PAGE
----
The United States and a coalition of its allies, including the EU, Britain and NATO, have formally accused China and its authorities of a large-scale hacking campaign to break into Microsoft Exchange servers. Let me remind you that these attacks have been going on since the beginning of 2021 and are targeted tens of thousands of companies and organizations around the world.
China is reported to have used Microsoft’s “zero-day Exchange Server vulnerabilities disclosed in early March 2021 for cyber espionage operations.”
In early March 2021, Microsoft engineers released unscheduled patches for four vulnerabilities in the Exchange mail server, which the researchers gave the general name ProxyLogon (CVE-2021-26855, CVE-2021-26857, CVE-2021-26858 and CVE-2021-27065).
These vulnerabilities can be linked together and exploited allowing an attacker to authenticate on the Exchange server, gain administrator rights, install malware, and steal data.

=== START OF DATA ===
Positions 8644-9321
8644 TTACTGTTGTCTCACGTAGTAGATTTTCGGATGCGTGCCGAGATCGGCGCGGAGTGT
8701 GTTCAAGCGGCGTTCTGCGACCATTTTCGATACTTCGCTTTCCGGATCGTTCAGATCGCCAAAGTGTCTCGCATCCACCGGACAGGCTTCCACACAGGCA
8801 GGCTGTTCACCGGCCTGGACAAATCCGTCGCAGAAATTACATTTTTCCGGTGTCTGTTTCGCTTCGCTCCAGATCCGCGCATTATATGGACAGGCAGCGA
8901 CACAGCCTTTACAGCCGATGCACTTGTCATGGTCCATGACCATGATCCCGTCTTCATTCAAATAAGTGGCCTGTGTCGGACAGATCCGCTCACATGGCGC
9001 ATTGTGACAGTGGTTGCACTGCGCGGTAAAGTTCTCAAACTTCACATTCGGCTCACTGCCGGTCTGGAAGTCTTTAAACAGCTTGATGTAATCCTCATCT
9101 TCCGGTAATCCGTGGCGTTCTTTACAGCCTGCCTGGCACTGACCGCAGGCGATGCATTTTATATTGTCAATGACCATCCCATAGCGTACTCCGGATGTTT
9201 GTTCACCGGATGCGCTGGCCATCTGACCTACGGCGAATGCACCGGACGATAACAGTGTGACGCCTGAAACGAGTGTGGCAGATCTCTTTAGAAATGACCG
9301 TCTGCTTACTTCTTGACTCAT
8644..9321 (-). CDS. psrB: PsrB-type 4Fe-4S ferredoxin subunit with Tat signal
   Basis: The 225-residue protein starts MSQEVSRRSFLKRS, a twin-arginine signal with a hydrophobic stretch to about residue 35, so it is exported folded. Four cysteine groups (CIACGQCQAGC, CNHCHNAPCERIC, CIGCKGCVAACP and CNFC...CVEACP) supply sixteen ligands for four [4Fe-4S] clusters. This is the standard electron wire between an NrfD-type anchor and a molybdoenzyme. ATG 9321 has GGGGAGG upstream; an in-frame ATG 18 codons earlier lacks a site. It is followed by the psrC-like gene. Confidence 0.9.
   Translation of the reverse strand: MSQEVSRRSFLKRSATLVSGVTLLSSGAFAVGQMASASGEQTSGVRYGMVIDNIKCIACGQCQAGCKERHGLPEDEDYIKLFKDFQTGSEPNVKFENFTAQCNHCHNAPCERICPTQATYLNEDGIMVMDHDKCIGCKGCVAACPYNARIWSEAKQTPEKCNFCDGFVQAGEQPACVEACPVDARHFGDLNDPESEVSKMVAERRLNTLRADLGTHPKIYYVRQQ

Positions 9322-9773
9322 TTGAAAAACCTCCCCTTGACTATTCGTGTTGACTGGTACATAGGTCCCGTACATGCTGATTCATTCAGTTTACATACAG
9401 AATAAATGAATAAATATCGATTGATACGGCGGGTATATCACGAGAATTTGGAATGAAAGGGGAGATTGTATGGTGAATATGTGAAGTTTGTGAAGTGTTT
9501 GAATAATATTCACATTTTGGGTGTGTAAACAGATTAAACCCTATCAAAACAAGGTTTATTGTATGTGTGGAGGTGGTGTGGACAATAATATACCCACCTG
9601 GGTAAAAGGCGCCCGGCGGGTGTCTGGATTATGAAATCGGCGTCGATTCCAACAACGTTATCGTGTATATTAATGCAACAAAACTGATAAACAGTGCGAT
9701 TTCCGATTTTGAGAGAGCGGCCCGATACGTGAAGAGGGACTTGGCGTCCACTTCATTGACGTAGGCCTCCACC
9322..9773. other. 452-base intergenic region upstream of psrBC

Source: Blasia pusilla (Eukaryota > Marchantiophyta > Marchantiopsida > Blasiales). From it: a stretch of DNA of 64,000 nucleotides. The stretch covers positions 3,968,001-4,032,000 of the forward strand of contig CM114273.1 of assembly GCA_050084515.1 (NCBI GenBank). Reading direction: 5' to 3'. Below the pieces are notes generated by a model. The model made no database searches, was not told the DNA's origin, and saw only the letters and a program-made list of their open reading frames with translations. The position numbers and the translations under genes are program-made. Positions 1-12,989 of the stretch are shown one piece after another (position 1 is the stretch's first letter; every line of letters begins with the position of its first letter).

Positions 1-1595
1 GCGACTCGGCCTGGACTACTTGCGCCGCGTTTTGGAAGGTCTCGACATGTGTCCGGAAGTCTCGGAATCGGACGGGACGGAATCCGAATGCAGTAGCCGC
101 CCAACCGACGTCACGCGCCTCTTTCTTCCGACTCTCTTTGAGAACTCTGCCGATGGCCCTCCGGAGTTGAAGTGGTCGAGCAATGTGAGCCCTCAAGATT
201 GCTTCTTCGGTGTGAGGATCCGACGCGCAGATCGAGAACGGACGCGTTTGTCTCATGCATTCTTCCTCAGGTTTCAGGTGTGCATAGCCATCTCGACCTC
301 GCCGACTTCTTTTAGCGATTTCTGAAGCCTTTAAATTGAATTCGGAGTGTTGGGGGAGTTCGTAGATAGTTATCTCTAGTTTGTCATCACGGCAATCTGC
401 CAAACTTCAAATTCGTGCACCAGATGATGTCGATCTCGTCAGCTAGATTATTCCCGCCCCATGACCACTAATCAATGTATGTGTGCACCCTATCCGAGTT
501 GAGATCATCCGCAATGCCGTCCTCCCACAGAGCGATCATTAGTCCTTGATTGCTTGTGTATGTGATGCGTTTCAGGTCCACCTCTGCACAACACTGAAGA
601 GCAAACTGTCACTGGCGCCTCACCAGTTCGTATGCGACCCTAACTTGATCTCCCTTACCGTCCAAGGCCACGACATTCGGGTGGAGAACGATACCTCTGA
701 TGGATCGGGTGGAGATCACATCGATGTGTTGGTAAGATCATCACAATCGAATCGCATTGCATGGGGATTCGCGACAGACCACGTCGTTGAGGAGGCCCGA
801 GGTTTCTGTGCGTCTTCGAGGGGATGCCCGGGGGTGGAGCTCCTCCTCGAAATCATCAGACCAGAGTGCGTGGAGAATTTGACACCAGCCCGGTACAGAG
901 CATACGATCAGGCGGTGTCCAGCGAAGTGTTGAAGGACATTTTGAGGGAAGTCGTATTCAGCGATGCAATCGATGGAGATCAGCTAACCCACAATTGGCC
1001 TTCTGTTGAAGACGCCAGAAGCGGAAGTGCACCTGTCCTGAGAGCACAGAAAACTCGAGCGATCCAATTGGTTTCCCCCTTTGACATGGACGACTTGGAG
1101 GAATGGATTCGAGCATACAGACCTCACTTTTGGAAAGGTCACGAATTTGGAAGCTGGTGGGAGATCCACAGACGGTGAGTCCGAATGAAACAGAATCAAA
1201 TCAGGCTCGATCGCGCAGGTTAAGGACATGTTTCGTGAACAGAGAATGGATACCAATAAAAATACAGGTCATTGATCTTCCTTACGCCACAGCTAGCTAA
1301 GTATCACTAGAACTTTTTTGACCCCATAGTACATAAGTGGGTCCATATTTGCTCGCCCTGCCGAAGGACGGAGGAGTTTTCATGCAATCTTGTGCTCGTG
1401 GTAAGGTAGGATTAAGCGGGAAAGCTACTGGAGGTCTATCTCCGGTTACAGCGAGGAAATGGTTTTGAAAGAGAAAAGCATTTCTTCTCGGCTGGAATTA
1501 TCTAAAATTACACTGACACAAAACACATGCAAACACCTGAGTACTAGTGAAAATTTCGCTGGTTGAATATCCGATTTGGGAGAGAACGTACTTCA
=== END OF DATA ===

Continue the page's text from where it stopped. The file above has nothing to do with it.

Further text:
Already in March, attacks on vulnerable servers were carried out by more than 10 hack groups, deploying web shells, miners and ransomware on the servers.
The UK also added that China’s Ministry of State Security is behind “government hacker groups” such as APT40 and APT31.
The Department of Justice, NSA, CISA and the FBI have already released technical guidance on breaks detection and activity of Chinese hack groups targeting networks of the United States and its allies. Also, American law enforcement officers have published indicators of compromise APT40, so that companies can detect the presence of hackers on their networks.
It is worth noting that almost simultaneously with the accusations against China, the US Department of Justice announced the initiation of a criminal case against four Chinese citizens who are allegedly members of the aforementioned hacker group APT40.
Chinese representatives have already reacted to the accusations against them. Thus, the spokesman for the Foreign Ministry of the country Zhao Lijian said at a press conference that it is the United States that is “the largest source of cyber-attacks in the world”; attacks Chinese aerospace, scientific and research institutions, the oil industry, government agencies and Internet companies for the past 11 years (this was the conclusion of researchers from the Chinese company Qihoo 360 last year); listening to the conversations of both their competitors and allies; and pressure NATO and other allies to create a military alliance in cyberspace that “could provoke a [race] of cyber weapons and undermine international peace and security.”